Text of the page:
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Haiti's Lost Boys

Fort Dimanche prison in Port-au-Prince, Haiti, houses 120 boys ages about 6 to 16, some arrested on vague charges, others netted mistakenly in police sweeps.
Fort Dimanche prison in Port-au-Prince, Haiti, houses 120 boys ages about 6 to 16, some arrested on vague charges, others netted mistakenly in police sweeps. (By Michel Du Cille -- The Washington Post)

But releases are few at Fort Dimanche, and a relentless stream of youngsters flows into the prison, the loud clang of metal gates signaling the beginning of an ordeal with no foreseeable end.

Little Baron's path to Fort Dimanche began on Port-au-Prince's airport road, where street children live amid the stench of rotting mountains of garbage. Like countless Haitian children, he was pushed into the streets by parents who couldn't afford to raise him, he says. By age 5, he was sleeping in the rusted carcasses of burned cars and picking through garbage heaps for food.

With no government social services to aid him, Little Baron gravitated toward "the big guys," his name for the young thugs who dominate the slums where he foraged. He became a kind of gofer, running errands that he won't talk about.

"I did favors," he said cautiously during a break between classes. "I did what I had to do to eat."

One of those favors -- he won't say which -- landed him a year ago at Fort Dimanche and Cell C-4. He shares the approximately 20-by-12-foot cell with 28 other boys, 13 of whom sleep on the concrete floor because there are not enough bunks. The cell has its own hierarchy -- one of the oldest boys at the prison, a lanky 16-year-old, decides who sleeps on the floor.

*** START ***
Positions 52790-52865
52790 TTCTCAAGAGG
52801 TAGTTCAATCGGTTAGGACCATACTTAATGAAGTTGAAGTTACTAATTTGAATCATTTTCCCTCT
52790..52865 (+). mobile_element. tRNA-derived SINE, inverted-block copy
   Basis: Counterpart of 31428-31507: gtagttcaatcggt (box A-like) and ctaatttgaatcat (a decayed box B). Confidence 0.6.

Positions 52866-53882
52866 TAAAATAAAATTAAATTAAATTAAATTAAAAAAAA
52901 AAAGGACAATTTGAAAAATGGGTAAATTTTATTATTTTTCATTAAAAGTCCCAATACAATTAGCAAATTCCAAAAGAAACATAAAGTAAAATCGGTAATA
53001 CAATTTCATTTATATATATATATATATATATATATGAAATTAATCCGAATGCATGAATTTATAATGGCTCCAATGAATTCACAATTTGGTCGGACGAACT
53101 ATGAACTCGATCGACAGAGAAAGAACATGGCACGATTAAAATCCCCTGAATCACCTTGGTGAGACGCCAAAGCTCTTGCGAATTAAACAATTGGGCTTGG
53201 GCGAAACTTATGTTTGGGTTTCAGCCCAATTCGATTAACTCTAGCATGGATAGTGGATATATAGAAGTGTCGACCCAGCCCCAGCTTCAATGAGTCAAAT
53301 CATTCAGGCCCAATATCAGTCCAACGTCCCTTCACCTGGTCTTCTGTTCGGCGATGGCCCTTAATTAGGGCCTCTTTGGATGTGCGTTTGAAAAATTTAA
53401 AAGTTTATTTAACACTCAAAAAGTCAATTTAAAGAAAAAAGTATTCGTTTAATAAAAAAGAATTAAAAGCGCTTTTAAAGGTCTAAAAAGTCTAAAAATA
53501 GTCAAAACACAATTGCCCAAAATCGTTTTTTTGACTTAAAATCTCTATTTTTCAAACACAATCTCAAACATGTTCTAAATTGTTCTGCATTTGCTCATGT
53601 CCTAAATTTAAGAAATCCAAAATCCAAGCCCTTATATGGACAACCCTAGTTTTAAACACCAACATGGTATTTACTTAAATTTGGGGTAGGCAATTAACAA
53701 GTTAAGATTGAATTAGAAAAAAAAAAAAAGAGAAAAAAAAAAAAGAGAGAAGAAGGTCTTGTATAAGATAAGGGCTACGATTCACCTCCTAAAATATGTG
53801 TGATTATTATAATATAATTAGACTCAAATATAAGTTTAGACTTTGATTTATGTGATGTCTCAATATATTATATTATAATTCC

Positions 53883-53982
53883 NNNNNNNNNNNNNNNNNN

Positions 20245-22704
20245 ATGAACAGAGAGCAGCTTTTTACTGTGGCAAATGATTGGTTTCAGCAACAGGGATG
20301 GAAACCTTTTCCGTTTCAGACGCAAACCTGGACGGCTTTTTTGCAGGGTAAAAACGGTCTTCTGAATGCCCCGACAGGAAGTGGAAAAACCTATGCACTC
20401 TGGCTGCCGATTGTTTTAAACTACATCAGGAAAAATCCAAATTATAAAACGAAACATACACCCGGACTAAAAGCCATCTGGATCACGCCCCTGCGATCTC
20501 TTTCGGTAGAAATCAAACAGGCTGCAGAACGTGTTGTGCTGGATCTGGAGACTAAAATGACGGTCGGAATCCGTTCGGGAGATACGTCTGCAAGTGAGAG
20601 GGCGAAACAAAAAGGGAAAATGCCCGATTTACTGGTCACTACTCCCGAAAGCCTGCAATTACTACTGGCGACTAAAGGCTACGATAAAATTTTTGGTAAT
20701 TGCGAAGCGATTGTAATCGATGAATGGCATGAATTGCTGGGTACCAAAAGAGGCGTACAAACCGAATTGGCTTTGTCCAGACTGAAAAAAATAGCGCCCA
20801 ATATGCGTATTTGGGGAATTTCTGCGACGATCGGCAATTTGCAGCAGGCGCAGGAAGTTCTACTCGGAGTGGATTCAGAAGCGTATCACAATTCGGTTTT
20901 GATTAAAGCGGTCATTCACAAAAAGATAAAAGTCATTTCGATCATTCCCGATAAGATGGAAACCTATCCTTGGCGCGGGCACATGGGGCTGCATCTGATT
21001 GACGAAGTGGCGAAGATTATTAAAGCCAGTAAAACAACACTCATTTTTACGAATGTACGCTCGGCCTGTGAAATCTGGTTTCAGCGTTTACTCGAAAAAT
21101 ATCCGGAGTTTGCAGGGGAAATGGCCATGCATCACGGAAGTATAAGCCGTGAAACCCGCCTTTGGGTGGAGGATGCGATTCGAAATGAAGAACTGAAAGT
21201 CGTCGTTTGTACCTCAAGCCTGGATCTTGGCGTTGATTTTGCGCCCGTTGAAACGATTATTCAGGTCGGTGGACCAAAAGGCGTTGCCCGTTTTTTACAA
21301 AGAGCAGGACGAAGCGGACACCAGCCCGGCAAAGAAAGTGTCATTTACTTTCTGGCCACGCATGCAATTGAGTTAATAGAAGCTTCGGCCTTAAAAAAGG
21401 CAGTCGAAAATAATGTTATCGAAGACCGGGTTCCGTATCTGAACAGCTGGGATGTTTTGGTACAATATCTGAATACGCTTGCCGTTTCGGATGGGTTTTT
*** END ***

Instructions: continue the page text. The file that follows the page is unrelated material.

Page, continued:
"Some of these big guys are rapists and kidnappers," Little Baron whispered. "They boss us around."

When the cell door latched shut one recent afternoon, the noise inside was deafening, and the nearby latrine cast a foul odor into the crowded space. Little Baron took a flying leap into his bunk, trailed by a skinny kid who caught up with him and pounded him in the ribs.

In the next bunk, 11-year-old Ricardo Exgentis broke into a rap song he'd written during an arts class.

"Life is not easy," Ricardo rapped in sing-songy Creole. "Separation. We don't know our brother, our sister. We living like dogs. That's bad for Haiti."

Ricardo, who was arrested for banditry and sent here more than two years ago, took his first shower at Fort Dimanche. Living on the streets, he washed only when he could afford a bucket of cold water. In prison, Penette-Kedar's group has taught him how to bathe properly and brush his teeth.

But the shower still feels new and strange to Ricardo. He says he feels uncomfortable being naked among all those boys and sometimes flees without rinsing off the soap.

Talking about prison life made him angry. Rapping offered an escape.


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